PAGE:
For each mission trip, LiFE will partner with area churches experienced in the local cultures and versed in the specific needs of the people. Their focus will be on helping villages gain access to clean drinking water. They will also work to develop longer-term relationships with the villagers, many of whom Alexander says have access to Facebook, affording LiFE staff the opportunity to maintain those connections once back in the states.
Engaging LiFE Members in the Mission
Beyond employees, Fuller and Alexander, both of whom have participated in several mission trips to the Dominican Republic, are also intent on bringing the credit union’s members into the initiative. After working with Coopera to learn more about the credit union’s Hispanic membership, LiFE executives learned a significant portion of the member base has ties to the Mexican culture. Therefore, Fuller and Alexander believe, the second of the planned mission trips will be particularly important to the membership.
“Our first mission to the Dominican Republic will include credit union members who know the trip and the culture extremely well,” said Alexander. “They will serve as guides to help train our staff, some of whom will actually lead the second trip to Mexico.
“We’d love to open up the trips to even more members in the future because we see it as a way to bond employees and members over something other than financial matters,” continued Alexander. “This will create a more intimate understanding of what can really happen when we put our hands and feet to work together. There’s a multiplying effect.”
To raise funds for the mission trips, LiFE is coordinating a golf outing called the Impact Life Golf Tournament Oct. 14, 2017 in McKinney, Texas. With the money raised, the credit union and its partner churches will buy the water filters they need to install once in the villages.
The Multiplying Effect of Living Our Purpose
“When you think about it, these trips strike right at the heart of what we do,” said Alexander. “For us, LiFE is about ‘Living in Fulfillment Every Day.’ A big piece of that is helping our employees see the fruits of their labor. We want to show our staff what it really means to make an impact, and to be a blessing to others.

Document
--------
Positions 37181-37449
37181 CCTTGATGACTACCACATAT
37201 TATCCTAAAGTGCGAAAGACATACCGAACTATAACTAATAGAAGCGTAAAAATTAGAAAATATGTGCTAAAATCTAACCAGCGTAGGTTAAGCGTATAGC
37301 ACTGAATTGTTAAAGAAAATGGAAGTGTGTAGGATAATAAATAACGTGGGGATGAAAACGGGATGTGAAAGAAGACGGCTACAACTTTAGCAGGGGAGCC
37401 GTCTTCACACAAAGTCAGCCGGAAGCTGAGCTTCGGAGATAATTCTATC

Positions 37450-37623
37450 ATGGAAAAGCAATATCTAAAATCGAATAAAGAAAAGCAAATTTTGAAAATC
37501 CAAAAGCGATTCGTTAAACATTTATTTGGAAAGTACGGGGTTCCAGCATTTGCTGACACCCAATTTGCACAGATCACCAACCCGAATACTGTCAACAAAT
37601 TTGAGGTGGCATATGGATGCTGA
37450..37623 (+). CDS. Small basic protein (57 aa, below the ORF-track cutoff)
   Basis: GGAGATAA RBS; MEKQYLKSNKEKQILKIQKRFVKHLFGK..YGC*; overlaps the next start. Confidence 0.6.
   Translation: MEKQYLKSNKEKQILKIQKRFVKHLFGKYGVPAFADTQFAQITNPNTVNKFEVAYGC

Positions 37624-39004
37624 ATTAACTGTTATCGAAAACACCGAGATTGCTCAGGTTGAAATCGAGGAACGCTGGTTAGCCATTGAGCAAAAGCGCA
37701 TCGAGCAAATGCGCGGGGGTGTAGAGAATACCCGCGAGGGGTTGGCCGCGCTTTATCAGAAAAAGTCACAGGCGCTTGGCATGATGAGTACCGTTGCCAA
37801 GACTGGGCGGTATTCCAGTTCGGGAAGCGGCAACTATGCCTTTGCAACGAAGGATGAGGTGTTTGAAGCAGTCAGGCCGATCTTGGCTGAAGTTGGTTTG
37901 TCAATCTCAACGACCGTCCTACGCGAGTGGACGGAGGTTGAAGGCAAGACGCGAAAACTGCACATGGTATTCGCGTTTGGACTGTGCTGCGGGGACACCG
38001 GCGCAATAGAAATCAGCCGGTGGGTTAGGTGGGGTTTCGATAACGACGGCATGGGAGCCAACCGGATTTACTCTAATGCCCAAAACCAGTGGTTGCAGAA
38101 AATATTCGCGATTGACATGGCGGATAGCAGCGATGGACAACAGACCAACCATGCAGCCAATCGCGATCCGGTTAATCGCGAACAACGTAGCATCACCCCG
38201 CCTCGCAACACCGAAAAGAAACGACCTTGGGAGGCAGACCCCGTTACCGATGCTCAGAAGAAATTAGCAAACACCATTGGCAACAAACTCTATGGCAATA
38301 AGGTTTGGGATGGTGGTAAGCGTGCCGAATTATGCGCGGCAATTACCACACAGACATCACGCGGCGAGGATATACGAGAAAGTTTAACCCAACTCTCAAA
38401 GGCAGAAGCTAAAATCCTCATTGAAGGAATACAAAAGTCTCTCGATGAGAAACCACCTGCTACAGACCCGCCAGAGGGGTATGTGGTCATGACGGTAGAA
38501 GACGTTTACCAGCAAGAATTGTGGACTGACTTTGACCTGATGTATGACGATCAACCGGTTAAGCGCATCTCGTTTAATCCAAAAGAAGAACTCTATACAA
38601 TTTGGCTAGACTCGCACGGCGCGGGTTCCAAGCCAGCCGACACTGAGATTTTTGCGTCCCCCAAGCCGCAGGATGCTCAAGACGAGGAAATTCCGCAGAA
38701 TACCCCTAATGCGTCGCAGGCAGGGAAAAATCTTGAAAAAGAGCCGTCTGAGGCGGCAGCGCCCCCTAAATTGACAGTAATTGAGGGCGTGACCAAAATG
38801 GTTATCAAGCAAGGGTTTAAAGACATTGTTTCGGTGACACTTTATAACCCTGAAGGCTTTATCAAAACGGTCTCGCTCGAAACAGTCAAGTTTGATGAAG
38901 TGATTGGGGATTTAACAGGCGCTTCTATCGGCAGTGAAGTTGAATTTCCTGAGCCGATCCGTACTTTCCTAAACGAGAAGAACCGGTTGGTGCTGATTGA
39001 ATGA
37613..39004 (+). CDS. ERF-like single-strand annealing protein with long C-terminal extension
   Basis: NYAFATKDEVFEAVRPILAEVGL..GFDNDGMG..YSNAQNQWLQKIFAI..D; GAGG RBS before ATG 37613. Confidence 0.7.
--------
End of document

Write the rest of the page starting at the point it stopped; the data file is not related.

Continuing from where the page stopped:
“Our hope is this will inspire other small credit unions to think big,” said Alexander. “We want everyone in the movement to see it’s possible to get outside the 9-to-5, outside the SEG group, even outside their local communities. Let’s go on an adventure together, make lives better and come back changed people.”
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Earlier this month, I had the privilege of joining eight other local leaders in sharing 10 ideas for the Des Moines Business Record’s “90 Ideas in 90 Minutes” event. The experience was truly inspiring and educational.
From Des Moines Police Chief Dana Wingert’s reminder to applaud others and not take our employees for granted to Des Moines University President Angela Franklin’s advice to embrace change and maintain open minds, the ideas shared will strengthen organizations of all sizes and in every industry.
Below are a couple ideas I shared during the event that are near and dear to my heart. (To watch the entire presentation, check out the recording on YouTube.)
Encourage Personal Development Plans
At Coopera, we have found that one successful business practice to help avoid this situation is to ensure all employees have personal development plans. These plans are not complicated. We have a simple template with three sections:
● Objectives employees want to accomplish
As leaders, in addition to having our own personal development plans, our roles are to make sure employees are accountable to their plans, help them find the resources they need to accomplish their objectives and coach along the way to help them renew their goals. Resources can include anything from internal and online trainings to live events and mentorship opportunities.